Bohemia Gets a Posh Makeover
Prague has long been known as a haven for budget travelers trying to escape Europe’s pricier cities. Lately, though, the picturesque Bohemian capital has been attracting visitors that are more likely to stay at one of a slew of new five–star hotels and dine at some of the continent’s finest restaurants. – Alysha Brown
American Airlines flies daily from New York’s JFK to London Heathrow. From there, connections to Prague on British Airways leave every few hours.
WHERE TO STAY
Book the four-bedroom, $4,000 Presidential Suite at the Four Seasons Prague. The 4,000-square-foot space is located on the second floor of the hotel’s 18th-century Baroque building and is outfitted with Hanover-style upholstered chairs, collector-worthy antiques, ivory alabaster lamps and has picture-perfect views of the Vltava River, Charles Bridge and Prague Castle. Elsewhere in the hotel, rates run from $350 per night for a standard room on up. At the newly opened Mandarin Oriental, there’s the Lazar Suite, a four-bedroom private residence right off bustling Mala Strana for $4,000 a night. In addition to the vaulted ceilings, linen menu and LCD TVs in every room – including the massive limestone clad bathroom with heated floors – there’s twice-daily maid service and a private dining area. Centuries-old features, like inlaid floors, are featured in the Superior Historic rooms and suites, which start at a little under $550 per night. In 2003, architects Adam D. Tihany and Maurizio Papiri transformed a former bank into the fabulous 150-room Carlo IV hotel. Ask about the well appointed Presidential Suite, which starts at $4,500 and is imperially dressed with ruby-red drapes and sofas with gold accents, or try the hotel’s entry-level Classic Room, which goes for about $625.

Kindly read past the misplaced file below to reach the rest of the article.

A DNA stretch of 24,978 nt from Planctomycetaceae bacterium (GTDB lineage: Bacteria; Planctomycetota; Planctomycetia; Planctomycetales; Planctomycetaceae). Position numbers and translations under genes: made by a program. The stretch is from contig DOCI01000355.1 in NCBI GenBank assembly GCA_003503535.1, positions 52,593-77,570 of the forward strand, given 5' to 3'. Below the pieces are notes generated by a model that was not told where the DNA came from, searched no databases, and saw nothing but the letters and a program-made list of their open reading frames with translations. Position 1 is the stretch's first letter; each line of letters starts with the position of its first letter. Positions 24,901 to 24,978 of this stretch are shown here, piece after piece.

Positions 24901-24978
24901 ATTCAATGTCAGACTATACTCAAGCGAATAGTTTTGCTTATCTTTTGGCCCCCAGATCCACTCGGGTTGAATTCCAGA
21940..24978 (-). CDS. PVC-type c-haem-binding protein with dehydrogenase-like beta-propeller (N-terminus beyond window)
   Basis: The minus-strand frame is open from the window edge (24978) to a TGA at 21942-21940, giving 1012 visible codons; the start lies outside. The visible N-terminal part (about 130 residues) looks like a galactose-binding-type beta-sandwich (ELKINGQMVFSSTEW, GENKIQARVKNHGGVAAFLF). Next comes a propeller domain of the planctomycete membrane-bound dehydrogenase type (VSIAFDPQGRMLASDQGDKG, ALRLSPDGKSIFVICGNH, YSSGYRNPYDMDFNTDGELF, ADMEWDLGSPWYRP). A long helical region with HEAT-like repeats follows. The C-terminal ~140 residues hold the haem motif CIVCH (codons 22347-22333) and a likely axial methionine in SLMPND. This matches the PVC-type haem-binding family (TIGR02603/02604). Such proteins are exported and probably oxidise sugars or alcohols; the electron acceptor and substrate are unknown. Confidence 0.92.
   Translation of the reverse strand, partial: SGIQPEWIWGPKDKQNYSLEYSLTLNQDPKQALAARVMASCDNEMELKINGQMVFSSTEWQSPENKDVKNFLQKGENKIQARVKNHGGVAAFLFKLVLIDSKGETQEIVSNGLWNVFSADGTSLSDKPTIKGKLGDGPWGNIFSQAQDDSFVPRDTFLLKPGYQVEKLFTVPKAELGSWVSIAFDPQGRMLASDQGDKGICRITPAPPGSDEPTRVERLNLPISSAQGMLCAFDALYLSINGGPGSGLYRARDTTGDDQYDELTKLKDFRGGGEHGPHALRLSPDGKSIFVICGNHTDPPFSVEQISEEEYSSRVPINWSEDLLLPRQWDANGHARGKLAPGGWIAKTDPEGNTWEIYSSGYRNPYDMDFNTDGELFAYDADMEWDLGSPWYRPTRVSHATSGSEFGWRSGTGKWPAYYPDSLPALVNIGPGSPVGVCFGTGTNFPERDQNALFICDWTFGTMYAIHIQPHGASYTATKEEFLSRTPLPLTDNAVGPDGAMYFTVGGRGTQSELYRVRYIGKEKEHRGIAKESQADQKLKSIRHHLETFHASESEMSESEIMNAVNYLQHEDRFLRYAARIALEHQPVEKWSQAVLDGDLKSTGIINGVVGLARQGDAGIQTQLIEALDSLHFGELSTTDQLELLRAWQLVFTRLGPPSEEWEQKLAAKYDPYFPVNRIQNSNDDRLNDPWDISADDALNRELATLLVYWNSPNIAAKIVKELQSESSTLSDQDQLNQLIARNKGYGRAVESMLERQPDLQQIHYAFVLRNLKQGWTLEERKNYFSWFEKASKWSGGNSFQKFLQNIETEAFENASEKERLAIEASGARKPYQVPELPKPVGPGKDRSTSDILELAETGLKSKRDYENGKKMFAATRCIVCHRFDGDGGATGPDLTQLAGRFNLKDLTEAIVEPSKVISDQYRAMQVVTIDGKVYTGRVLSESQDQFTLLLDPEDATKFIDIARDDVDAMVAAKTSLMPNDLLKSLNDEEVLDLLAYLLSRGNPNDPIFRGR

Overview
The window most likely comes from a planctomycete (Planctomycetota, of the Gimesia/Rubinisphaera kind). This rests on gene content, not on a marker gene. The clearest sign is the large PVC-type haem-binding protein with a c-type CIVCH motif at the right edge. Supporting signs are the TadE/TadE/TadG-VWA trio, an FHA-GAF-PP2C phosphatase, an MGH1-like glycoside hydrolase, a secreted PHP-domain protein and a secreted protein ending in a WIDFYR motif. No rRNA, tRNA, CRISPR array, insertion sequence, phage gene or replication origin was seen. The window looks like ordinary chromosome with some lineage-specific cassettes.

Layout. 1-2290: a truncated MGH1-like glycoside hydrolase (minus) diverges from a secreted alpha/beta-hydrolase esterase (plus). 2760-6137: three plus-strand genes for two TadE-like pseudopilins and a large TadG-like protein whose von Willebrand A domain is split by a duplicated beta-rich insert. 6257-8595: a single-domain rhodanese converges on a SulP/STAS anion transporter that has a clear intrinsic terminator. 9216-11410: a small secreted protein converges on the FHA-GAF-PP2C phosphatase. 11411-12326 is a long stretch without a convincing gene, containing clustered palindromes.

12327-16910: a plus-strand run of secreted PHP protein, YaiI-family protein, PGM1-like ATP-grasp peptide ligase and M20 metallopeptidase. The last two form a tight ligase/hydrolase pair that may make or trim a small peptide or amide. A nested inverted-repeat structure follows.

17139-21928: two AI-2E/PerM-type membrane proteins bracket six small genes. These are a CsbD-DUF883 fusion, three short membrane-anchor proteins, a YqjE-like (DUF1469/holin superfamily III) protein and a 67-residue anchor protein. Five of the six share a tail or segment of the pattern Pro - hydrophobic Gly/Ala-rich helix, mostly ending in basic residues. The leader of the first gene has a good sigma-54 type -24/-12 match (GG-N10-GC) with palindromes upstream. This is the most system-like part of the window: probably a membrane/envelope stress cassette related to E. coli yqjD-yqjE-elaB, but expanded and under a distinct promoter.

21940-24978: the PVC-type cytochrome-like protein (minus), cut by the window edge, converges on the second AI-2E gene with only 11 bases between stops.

WHAT TO DO
Snaking through the Bohemian capital is the River Vltava, which can be easily crossed by walking over the statue-studded Charles Bridge. On the west side of the water, climb the winding path on the steep castle hill to visit the Gothic Prague Castle and St. Vitus Cathedral and take in panoramic views of the entire city. On the east side, the Jewish Quarter, which is comprised of a cemetery, synagogue and shops, is a must, as is the candy-colored Old Town Square. Take a jaunt through the city’s other square and connecting boulevard, Wenceslas, and stop by the Narodni Muzeum, the largest and oldest Czech museum, founded in 1818. Prague is a walking city, so rest your feet with a 50-minute, $130 foot massage at Mandarin Oriental’s spa, followed by a one-hour pedicure. At night, take in a show at the world-renowned Prague State Opera or the National Theatre. Tickets start at $60 and can be delivered to your hotel.
WHERE TO EAT
In the Four Seasons Hotel eat at chef Vito Mollica’s Allegro, which serves up Mediterranean and Italian fare. Try the seared scallops with oven-roasted peppers, Tuscany white beans and pecorino or the Šumava milk-fed lamb with basil crust, eggplant parmigiana and potato fondant. Dinner for two costs about $150. On the seventh floor of the Frank Gehry-designed Dancing House is the French restaurant La Perle de Prague. Sample dishes like rabbit stuffed with sweetbread and duck liver, champagne-poached John Dory fillet with gratinated vegetables and figs and lobster ravioli with caviar. Expect to pay just over $100 for dinner for two with drinks. At trendy Café Savoy sample traditional Czech cuisine like juicy goulash made with pork cheeks and dumplings, and roasted Prague ham served over a potato purée and cranberry sauce. A dinner for two here will cost about $90.